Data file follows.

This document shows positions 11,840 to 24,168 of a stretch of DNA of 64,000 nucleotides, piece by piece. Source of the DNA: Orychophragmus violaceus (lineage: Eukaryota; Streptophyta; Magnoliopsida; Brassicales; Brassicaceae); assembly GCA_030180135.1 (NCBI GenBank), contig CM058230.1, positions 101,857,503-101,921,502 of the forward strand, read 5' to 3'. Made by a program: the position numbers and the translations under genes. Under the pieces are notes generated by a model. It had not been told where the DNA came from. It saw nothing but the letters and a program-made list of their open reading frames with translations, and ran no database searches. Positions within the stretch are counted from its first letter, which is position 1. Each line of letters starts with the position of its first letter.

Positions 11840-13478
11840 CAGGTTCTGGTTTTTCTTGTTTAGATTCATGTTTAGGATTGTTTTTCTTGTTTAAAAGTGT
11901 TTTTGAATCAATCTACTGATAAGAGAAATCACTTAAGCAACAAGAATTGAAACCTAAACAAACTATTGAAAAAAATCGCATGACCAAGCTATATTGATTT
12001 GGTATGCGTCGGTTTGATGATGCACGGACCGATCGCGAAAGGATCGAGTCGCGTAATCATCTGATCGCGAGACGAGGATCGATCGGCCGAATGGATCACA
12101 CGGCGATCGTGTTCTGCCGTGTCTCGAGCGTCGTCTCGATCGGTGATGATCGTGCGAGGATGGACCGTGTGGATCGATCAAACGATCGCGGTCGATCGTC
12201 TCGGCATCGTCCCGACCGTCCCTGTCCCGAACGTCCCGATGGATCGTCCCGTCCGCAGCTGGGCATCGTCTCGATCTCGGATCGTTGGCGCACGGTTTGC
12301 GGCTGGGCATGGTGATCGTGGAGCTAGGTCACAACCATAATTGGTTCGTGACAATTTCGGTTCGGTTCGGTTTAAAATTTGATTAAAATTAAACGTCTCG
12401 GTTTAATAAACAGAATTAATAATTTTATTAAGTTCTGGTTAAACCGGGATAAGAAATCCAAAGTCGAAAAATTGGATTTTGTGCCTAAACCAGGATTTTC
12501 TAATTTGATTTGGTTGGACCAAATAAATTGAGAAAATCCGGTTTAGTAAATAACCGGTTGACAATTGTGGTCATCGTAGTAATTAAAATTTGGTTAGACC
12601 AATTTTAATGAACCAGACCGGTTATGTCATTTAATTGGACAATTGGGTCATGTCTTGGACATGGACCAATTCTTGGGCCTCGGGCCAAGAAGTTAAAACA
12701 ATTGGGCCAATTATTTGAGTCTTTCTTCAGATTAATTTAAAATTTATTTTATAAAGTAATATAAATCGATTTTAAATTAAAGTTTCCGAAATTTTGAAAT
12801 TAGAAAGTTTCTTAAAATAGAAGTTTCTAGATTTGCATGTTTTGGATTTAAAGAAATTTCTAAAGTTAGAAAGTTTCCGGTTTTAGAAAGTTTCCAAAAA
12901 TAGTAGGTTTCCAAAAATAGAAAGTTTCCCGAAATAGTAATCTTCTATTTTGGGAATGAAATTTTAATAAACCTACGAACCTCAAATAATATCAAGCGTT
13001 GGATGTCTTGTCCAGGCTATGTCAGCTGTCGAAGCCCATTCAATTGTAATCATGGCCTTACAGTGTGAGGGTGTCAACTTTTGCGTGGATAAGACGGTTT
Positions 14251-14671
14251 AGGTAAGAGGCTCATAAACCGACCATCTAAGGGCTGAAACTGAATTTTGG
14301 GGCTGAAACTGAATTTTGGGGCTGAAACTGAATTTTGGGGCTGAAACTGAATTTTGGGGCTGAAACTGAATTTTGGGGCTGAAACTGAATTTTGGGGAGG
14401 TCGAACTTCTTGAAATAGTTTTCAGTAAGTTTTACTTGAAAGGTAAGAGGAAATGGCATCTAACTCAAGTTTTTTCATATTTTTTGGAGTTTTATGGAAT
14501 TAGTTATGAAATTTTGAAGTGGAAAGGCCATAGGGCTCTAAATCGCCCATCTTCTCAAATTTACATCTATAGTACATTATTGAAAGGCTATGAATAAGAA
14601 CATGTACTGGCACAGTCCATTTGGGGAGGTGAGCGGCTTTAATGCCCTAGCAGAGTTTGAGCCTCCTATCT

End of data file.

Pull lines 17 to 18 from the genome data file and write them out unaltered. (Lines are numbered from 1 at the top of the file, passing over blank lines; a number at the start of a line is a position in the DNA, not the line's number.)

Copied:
14251 AGGTAAGAGGCTCATAAACCGACCATCTAAGGGCTGAAACTGAATTTTGG
14301 GGCTGAAACTGAATTTTGGGGCTGAAACTGAATTTTGGGGCTGAAACTGAATTTTGGGGCTGAAACTGAATTTTGGGGCTGAAACTGAATTTTGGGGAGG